|Publication number||US5638178 A|
|Application number||US 08/522,553|
|Publication date||Jun 10, 1997|
|Filing date||Sep 1, 1995|
|Priority date||Sep 1, 1995|
|Also published as||US5793480, WO1997009604A1|
|Publication number||08522553, 522553, US 5638178 A, US 5638178A, US-A-5638178, US5638178 A, US5638178A|
|Inventors||Christopher A. Lacey, Kenneth H. Womack|
|Original Assignee||Phase Metrics|
|Export Citation||BiBTeX, EndNote, RefMan|
|Patent Citations (14), Non-Patent Citations (8), Referenced by (11), Classifications (4), Legal Events (7)|
|External Links: USPTO, USPTO Assignment, Espacenet|
1. Field of the Invention
The present invention relates to an optical polarimeter for measuring the space between a transparent member and a reflective member.
2. Description of Related Art
Hard disk drives contain a magnetic transducer(s) that magnetizes a flat rotating disk. The magnetic transducer is typically assembled to a suspension arm as part of a head gimbal assembly (HGA) that is suspended from an actuator arm. The actuator arm has a motor that moves the slider across the disk surface. Rotation of the disk creates an airstream which lifts the slider off of the disk surface. The air bearing created by the rotating disk prevents the slider and disk material from structurally wearing. The thickness of the air bearing can vary depending upon the spring rate of the suspension arm, aerodynamic characteristics of the slider and other factors.
When mass producing hard disk drives, it is desirable to measure the air bearing for each HGA to insure that the air bearing thickness is within operational tolerances. Various optical systems have been developed to detect the microinch and submicroinch air bearing thicknesses typically created in hard disk drive units. The air bearing thickness can be measured in optical systems by inserting the suspension arm into a test unit which has a transparent glass substrate. A light beam is then directed through the glass substrate and onto the slider. The reflection of light from the slider and the substrate air bearing interface creates an interference pattern that is detected by a photodetector. The thickness of the air bearing is computed from the interference pattern. The light source and photodetector are typically at approximately normal incidence to the slider and transparent substrate.
Interferometric testers typically require a calibration procedure to determine the maxima and minima of the interference pattern. The maxima and minima may be determined by varying the air bearing thicknesses, either by changing the rotational speed of the disk, or by mechanically unloading the slider. Once the maxima and minima are known, the air bearing thickness associated with a given detector signal can be calculated from the known functional form of the multiple-beam interference.
It has been found that some slider designs do not produce a wide enough range of air bearing thicknesses in response to variations in disk speed to determine maxima and minima. Retraction by mechanically unloading the slider has also been found to introduce errors because of slider tilt. In addition, the rate of change of light intensity goes to zero when the air bearing thickness is varied through an interference minimum or maximum. Additionally, it has been found that the signal to noise ratio degrades as the slider approaches the minimum associated with slider to disk contact.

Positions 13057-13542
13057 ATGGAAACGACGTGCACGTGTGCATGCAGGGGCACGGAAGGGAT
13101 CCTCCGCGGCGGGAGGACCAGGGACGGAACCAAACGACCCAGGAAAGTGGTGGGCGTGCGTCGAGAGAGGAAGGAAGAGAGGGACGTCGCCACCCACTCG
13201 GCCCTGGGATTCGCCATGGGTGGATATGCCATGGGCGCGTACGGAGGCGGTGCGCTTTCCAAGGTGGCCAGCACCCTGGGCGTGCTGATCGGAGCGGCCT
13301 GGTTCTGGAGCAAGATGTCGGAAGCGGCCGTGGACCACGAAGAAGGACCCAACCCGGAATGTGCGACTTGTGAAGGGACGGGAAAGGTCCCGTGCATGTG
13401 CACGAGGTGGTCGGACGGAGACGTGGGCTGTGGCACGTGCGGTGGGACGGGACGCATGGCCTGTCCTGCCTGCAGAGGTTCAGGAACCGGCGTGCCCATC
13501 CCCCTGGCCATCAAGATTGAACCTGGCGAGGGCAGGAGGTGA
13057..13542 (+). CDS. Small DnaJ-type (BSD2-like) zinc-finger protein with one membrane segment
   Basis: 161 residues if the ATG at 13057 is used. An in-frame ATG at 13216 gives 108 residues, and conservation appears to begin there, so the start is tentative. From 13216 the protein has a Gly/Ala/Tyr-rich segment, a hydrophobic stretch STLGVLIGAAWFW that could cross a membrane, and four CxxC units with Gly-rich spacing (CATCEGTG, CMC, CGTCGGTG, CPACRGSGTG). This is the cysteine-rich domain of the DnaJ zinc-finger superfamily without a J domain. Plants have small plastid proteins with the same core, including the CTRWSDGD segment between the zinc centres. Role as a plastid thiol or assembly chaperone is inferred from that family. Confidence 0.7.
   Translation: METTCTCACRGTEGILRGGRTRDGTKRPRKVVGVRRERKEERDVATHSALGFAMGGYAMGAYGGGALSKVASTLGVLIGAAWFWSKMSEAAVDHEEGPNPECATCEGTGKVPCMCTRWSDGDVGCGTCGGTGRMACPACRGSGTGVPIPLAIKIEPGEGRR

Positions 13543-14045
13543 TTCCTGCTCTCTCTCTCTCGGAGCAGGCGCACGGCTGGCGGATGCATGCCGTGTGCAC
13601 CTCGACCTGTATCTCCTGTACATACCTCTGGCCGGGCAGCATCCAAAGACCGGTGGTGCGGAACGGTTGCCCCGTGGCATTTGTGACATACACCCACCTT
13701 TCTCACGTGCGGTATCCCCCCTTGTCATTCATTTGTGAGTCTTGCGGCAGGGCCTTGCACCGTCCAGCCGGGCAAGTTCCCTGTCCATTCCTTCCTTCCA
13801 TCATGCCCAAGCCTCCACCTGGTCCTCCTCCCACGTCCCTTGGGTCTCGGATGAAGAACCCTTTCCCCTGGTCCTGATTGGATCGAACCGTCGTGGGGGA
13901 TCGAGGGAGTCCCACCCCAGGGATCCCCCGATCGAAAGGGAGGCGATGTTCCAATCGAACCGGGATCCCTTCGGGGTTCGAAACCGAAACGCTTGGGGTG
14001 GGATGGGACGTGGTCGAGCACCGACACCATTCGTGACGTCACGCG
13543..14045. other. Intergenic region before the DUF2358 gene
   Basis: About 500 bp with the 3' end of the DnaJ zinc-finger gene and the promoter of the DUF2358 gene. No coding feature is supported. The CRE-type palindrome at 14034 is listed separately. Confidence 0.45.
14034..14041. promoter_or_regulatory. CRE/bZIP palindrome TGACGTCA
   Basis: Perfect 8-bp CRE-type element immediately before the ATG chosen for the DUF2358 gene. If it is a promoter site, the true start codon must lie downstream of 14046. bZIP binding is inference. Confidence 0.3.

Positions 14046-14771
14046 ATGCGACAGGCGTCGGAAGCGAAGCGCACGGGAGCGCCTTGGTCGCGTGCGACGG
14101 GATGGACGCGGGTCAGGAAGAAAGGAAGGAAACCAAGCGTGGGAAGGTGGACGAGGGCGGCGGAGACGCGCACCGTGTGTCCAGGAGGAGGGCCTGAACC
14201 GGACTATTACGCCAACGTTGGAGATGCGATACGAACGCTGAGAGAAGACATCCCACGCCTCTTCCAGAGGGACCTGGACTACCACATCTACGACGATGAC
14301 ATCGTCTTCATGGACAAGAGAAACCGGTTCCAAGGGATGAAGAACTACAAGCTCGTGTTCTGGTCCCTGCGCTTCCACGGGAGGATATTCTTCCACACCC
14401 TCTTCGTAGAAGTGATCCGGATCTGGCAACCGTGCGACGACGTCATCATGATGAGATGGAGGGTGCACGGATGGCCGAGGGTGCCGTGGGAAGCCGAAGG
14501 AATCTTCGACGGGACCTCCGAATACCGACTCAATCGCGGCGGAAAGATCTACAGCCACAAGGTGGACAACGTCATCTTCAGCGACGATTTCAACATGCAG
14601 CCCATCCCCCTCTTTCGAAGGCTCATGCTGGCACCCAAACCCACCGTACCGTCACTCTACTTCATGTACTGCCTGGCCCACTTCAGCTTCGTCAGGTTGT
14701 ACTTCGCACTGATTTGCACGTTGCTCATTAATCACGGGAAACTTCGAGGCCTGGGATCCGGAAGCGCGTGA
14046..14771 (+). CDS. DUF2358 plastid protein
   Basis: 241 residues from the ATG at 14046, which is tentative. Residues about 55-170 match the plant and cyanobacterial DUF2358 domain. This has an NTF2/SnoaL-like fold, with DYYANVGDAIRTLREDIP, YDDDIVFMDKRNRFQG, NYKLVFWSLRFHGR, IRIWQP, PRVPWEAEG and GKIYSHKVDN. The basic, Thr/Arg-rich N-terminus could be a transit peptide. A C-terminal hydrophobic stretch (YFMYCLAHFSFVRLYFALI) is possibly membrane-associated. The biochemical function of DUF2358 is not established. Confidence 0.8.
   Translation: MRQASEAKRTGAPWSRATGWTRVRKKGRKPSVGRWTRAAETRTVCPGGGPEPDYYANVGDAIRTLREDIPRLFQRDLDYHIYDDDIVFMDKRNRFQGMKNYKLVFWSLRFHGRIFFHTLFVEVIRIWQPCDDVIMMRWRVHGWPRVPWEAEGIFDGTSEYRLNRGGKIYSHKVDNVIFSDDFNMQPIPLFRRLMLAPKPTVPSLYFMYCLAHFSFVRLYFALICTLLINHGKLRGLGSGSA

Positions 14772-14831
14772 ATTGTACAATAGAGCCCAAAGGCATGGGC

For these reasons, prior art interferometers, such as the Phase Metrics DFHT, incorporate multiple wavelengths, and corresponding multiple detectors for signal to noise ratio improvements and for coping with loss of flying height measurement sensitivity at spacings which correspond to interferometric maxima and minima. A second type of multiple wavelength tester was marketed by IBM under the trademark CRAMA. The CRAMA system uses a two dimensional detector array in combination with a least square fit computation process to recover phase and determine air bearing thickness at each pixel of the interferogram image.
U.S. Pat. No. 5,218,424 issued to Sommargren, discloses an interferometer that functions at an incident angle that is not normal to the substrate. The Sommargren tester generates two laterally displaced perpendicularly polarized coherent light beams that are directed through the glass substrate at Brewster's angle for the substrate-air interface. One of the polarized light beams is transmitted through the substrate and reflected off of the slider. The other beam is reflected from the glass-air bearing interface. The reflected polarized light beams are recombined and directed onto a two-dimensional photodetector array. The Sommargren system includes a phase shifter that shifts the phase of the polarized beams directed onto the substrate. The detector measures the relative phase difference between the light reflected from the slider and the substrate-air bearing interface. The air bearing thickness is proportional to the phase difference of the light beams.
The Sommargren technique is advantageous because a calibration technique is not required to detect the maxima and minima for an interference signal. Additionally, intensity sensitivity is uniform and does not approach zero at the maximum and minimum locations. Unfortunately the Sommargren system will not compensate for variations in the real index of refraction n and extinction coefficient k of the slider. These coefficients may vary from slider to slider and create inaccurate measurements. Additionally, the Sommargren technique is limited to operation at Brewster's angle. Finally, the Sommargren tester does not make an absolute measurement of spacing but requires some independent calibration to find a zero air gap. It would be desirable to provide a tester that can make an absolute spacing measurement, was not restricted to a specific angle and compensated for the varying optical properties of different sliders.